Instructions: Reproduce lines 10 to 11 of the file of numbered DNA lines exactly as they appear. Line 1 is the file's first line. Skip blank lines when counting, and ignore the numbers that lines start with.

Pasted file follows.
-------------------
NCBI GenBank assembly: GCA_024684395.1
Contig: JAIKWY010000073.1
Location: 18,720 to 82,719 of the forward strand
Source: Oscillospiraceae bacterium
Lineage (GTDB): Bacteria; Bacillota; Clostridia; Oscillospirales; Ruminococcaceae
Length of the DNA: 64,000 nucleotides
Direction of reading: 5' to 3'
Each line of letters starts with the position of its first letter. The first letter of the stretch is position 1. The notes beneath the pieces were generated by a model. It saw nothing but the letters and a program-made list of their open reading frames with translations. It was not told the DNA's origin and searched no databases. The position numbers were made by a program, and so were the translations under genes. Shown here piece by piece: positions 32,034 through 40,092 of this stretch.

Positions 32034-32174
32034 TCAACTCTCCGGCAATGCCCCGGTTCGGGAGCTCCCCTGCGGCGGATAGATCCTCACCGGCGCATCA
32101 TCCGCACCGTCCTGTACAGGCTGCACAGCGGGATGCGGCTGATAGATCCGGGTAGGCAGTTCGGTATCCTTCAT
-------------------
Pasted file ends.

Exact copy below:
32034 TCAACTCTCCGGCAATGCCCCGGTTCGGGAGCTCCCCTGCGGCGGATAGATCCTCACCGGCGCATCA
32101 TCCGCACCGTCCTGTACAGGCTGCACAGCGGGATGCGGCTGATAGATCCGGGTAGGCAGTTCGGTATCCTTCAT